Global Positioning System

Glob"al Po*si"tion*ing Sys"tem

n. (gl"b'l p*zsh"n*ng ss"tm) A worldwide system of electronic navigation in which a vessel, aircraft or missile determines its latitude and longitude by measuring the transmission time from several orbiting satellites. GPS is more precise than any other navigation system available, yielding position accurate within 10 meters 95% of the time.
Syn. -- GPS.


The precision of the GPS is dependent upon the very high timing accuracy of atomic clocks. Although the military originally intentionally degraded the signal and thus the accuracy for civilian users, GPS was nevertheless more precise than any other navigation system available. In 2000, President Clinton issued an executive order discontinuing the degrading of the signal for civilians.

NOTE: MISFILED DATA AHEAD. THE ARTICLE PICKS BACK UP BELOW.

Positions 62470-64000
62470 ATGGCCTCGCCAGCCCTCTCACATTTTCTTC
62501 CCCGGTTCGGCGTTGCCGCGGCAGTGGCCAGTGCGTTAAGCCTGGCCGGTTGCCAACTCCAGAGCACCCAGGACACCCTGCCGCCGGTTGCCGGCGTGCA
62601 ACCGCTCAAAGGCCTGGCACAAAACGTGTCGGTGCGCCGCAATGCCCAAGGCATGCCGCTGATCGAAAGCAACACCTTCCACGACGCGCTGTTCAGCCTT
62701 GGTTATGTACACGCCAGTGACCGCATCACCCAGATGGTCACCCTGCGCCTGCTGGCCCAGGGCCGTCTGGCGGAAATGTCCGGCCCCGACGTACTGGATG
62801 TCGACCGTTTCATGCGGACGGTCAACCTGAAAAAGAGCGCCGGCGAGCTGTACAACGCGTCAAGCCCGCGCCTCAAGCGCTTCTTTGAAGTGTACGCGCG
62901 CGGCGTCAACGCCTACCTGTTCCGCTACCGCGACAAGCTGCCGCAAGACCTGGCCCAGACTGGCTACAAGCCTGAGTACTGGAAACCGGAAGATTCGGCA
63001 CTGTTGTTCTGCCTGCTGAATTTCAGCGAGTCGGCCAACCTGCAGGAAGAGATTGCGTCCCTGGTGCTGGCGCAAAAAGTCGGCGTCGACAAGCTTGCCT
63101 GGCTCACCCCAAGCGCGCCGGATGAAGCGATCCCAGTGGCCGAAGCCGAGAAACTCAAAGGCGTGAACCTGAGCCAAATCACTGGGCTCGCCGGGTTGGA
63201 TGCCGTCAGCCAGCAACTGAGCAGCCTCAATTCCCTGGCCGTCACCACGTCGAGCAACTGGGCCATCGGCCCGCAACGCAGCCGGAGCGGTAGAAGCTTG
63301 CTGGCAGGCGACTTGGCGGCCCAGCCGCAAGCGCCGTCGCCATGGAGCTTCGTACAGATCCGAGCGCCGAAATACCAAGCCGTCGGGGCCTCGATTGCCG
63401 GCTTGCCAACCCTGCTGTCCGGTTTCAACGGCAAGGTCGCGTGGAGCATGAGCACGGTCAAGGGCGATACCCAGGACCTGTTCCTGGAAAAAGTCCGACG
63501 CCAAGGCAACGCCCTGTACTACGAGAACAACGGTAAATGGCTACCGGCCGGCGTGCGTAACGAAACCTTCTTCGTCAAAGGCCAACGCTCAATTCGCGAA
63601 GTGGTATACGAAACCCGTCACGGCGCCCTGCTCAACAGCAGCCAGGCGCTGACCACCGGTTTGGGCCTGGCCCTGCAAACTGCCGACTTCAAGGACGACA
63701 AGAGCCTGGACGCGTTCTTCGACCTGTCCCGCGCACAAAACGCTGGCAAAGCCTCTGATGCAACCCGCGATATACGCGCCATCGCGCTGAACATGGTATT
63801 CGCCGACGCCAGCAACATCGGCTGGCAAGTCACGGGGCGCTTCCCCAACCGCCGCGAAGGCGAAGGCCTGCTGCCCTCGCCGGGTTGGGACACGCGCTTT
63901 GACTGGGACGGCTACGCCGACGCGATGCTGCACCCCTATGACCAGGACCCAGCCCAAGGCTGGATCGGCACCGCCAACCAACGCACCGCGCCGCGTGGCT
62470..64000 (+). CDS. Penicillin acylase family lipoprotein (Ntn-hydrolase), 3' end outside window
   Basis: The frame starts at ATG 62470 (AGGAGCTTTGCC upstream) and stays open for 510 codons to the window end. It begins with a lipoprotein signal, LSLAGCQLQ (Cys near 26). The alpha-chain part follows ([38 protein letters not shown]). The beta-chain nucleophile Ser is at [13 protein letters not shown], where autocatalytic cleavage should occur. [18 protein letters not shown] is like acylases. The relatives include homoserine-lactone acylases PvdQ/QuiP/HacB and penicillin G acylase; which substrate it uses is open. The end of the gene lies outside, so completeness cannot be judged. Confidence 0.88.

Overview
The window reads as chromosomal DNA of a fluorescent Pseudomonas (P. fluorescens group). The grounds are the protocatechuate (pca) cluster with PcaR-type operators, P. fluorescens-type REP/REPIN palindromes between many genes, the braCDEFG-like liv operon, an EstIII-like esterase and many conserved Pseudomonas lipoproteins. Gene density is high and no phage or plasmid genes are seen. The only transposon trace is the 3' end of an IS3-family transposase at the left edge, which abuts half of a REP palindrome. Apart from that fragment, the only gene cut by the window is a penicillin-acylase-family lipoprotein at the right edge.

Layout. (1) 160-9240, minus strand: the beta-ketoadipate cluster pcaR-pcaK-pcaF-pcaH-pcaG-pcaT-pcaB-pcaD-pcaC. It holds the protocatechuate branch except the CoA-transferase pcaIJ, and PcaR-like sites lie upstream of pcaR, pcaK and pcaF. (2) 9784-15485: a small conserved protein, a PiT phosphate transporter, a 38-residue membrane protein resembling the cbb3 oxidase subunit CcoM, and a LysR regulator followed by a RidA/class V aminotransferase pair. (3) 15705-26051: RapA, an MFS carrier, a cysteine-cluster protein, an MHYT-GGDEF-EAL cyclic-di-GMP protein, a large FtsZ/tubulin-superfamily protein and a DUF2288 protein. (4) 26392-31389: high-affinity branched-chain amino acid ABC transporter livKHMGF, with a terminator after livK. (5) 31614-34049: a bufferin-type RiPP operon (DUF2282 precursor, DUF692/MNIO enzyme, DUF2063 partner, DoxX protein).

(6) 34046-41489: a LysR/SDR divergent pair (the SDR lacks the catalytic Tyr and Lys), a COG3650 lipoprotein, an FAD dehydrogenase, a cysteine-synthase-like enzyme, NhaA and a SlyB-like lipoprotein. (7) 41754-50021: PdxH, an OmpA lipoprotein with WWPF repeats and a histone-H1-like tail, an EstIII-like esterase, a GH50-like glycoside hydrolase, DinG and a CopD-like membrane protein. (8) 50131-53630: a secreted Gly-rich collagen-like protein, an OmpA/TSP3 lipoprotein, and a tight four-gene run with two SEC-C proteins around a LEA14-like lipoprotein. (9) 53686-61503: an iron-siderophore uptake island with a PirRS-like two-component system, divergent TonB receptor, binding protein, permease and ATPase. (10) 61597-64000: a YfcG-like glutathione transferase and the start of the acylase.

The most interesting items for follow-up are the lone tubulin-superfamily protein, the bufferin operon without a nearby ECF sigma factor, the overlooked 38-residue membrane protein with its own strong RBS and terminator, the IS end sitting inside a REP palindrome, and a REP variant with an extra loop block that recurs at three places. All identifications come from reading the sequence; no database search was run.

On June 26, 1993 . . . the U.S. Air Force launched the 24th Navstar satellite into orbit, completing a network of 24 satellites known as the Global Positioning System, or GPS. With a GPS receiver that costs less than a few hundred dollars you can instantly learn your location on the planet -- your latitude, longitude, and even altitude -- to within a few hundred feet.
This incredible new technology was made possible by a combination of scientific and engineering advances, particularly development of the world's most accurate timepieces: atomic clocks that are precise to within a billionth of a second.


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Mon 26th October 2020